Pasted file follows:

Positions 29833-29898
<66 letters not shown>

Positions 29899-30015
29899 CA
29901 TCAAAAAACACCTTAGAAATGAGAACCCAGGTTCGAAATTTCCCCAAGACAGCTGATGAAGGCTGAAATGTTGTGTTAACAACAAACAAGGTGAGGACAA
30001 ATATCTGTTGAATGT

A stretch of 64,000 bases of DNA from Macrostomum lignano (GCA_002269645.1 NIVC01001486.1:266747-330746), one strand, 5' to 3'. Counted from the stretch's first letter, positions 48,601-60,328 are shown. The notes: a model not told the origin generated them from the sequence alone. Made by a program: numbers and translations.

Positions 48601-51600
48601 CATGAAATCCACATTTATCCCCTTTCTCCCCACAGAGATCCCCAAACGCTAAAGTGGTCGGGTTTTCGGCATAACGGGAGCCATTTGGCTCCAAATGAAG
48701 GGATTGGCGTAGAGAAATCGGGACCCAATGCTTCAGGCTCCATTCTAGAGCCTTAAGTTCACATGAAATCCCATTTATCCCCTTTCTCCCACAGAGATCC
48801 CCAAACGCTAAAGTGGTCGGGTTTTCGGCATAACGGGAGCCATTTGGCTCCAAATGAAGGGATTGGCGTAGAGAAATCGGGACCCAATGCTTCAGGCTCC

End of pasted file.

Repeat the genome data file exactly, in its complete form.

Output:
Positions 29833-29898
<66 letters not shown>

Positions 29899-30015
29899 CA
29901 TCAAAAAACACCTTAGAAATGAGAACCCAGGTTCGAAATTTCCCCAAGACAGCTGATGAAGGCTGAAATGTTGTGTTAACAACAAACAAGGTGAGGACAA
30001 ATATCTGTTGAATGT

A stretch of 64,000 bases of DNA from Macrostomum lignano (GCA_002269645.1 NIVC01001486.1:266747-330746), one strand, 5' to 3'. Counted from the stretch's first letter, positions 48,601-60,328 are shown. The notes: a model not told the origin generated them from the sequence alone. Made by a program: numbers and translations.

Positions 48601-51600
48601 CATGAAATCCACATTTATCCCCTTTCTCCCCACAGAGATCCCCAAACGCTAAAGTGGTCGGGTTTTCGGCATAACGGGAGCCATTTGGCTCCAAATGAAG
48701 GGATTGGCGTAGAGAAATCGGGACCCAATGCTTCAGGCTCCATTCTAGAGCCTTAAGTTCACATGAAATCCCATTTATCCCCTTTCTCCCACAGAGATCC
48801 CCAAACGCTAAAGTGGTCGGGTTTTCGGCATAACGGGAGCCATTTGGCTCCAAATGAAGGGATTGGCGTAGAGAAATCGGGACCCAATGCTTCAGGCTCC